The New York Times reports that Russia's efforts to expand Glonass, Russia's version of the widely used Global Positioning System, could be all but halted in the US due to the nation's latest defense budget bill. The bill, signed into law on Thursday, would require the US secretary of defense and the director of national intelligence to provide a waiver ensuring that data transfers between Glonass' land-based stations are not encrypted, and certify that they pose no threat to national security, among other requirements. "The idea was to make it next to impossible, if not impossible, to do this," a House Republican aide told the Times.

As the Times points out, several nations in Asia and the EU have been working to compete with the dominance of American GPS. The efforts echo similar ambitions by some nations to reduce the United States' power over the global internet, especially in the wake of this year's NSA revelations.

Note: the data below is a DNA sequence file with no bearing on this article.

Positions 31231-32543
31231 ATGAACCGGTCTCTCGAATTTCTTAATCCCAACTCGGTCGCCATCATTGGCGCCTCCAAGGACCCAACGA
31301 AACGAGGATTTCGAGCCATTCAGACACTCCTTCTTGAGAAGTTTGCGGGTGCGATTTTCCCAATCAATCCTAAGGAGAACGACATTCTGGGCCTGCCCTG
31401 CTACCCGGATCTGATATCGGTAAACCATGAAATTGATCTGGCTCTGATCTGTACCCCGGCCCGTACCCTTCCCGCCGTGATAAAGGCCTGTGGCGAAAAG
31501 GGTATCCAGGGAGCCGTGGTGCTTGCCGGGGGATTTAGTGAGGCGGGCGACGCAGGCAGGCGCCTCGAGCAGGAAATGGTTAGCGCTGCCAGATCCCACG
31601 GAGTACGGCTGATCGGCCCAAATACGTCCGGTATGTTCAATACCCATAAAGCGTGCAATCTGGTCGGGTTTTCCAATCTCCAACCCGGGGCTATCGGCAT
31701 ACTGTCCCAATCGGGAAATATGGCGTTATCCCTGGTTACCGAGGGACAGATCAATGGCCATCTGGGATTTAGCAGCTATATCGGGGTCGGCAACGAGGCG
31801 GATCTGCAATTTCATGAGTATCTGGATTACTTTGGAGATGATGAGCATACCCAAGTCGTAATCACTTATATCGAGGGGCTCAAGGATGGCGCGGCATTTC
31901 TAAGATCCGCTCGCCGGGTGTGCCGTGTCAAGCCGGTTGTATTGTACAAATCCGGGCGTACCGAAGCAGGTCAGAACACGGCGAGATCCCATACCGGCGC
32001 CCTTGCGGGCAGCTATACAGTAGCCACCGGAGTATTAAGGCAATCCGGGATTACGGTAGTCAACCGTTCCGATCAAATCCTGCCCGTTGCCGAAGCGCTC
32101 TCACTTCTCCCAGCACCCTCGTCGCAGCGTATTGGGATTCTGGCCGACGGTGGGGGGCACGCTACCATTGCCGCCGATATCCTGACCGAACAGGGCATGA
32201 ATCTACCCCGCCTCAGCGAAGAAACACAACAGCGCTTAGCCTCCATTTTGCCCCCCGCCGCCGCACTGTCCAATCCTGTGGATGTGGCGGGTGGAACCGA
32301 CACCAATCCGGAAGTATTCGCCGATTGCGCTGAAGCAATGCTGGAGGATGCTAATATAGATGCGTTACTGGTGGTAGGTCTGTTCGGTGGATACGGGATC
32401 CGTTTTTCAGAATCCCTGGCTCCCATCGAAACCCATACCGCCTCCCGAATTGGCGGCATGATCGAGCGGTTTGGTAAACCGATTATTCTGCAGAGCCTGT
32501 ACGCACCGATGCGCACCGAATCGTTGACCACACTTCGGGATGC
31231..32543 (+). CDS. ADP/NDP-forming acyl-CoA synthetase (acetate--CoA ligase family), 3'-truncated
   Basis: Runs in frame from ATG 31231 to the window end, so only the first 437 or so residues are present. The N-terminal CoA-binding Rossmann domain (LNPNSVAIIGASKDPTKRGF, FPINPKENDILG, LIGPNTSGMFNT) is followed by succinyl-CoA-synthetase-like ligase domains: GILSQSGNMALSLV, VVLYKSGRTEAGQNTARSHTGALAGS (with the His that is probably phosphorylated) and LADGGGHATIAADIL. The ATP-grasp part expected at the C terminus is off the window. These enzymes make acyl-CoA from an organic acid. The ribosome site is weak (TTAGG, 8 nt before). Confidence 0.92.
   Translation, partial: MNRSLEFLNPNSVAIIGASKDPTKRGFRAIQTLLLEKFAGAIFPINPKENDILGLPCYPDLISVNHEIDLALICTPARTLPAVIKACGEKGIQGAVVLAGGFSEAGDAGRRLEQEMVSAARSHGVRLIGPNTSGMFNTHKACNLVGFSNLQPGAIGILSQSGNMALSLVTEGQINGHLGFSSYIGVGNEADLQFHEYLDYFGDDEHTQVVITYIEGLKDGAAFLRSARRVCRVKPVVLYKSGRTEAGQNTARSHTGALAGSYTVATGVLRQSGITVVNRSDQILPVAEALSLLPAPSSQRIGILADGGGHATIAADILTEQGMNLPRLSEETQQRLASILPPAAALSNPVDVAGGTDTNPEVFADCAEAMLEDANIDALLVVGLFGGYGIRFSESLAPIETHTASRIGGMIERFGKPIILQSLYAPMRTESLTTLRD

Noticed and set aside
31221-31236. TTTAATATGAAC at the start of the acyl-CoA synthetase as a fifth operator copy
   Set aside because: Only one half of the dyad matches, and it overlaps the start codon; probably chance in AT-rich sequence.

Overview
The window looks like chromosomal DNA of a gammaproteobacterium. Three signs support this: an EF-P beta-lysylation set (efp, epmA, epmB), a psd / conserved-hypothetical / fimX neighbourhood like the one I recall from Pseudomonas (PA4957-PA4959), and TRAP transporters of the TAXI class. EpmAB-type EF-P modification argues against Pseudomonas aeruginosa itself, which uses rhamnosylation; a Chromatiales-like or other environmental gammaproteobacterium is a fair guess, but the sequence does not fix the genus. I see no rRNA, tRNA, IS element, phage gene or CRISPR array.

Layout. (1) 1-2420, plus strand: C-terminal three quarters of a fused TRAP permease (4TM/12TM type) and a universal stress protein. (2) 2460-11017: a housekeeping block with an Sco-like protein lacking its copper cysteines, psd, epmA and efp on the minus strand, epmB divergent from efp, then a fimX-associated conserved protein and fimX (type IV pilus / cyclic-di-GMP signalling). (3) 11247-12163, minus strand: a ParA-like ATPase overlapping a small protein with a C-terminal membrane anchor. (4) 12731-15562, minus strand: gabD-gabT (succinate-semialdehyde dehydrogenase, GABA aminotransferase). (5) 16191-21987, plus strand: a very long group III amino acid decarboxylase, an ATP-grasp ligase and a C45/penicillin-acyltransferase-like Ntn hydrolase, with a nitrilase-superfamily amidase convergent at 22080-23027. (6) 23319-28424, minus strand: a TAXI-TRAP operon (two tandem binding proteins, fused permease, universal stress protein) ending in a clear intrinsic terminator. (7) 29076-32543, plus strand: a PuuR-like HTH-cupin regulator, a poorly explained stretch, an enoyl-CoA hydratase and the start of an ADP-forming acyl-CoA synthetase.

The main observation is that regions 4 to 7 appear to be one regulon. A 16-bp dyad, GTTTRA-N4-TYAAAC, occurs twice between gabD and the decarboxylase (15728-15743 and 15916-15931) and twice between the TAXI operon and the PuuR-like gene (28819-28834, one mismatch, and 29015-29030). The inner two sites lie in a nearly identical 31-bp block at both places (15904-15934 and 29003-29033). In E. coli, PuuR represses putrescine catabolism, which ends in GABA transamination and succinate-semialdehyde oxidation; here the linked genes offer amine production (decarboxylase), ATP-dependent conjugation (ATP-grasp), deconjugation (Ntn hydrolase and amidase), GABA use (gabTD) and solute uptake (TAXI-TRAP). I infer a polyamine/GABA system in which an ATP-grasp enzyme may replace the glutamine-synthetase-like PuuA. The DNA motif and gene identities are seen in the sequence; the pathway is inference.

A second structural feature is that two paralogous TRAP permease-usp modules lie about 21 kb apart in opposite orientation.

While Glonass towers are not deployed widely in the United States, some phone-makers have touted its benefits. Last year, Sony added Glonass positioning to several of its Xperia handsets, claiming that the additional data offered by Russia's satellites compliment the US GPS system. A Sony and Qualcomm test in San Francisco found that accuracy could be improved by up to 50 percent with Glonass and GPS combined.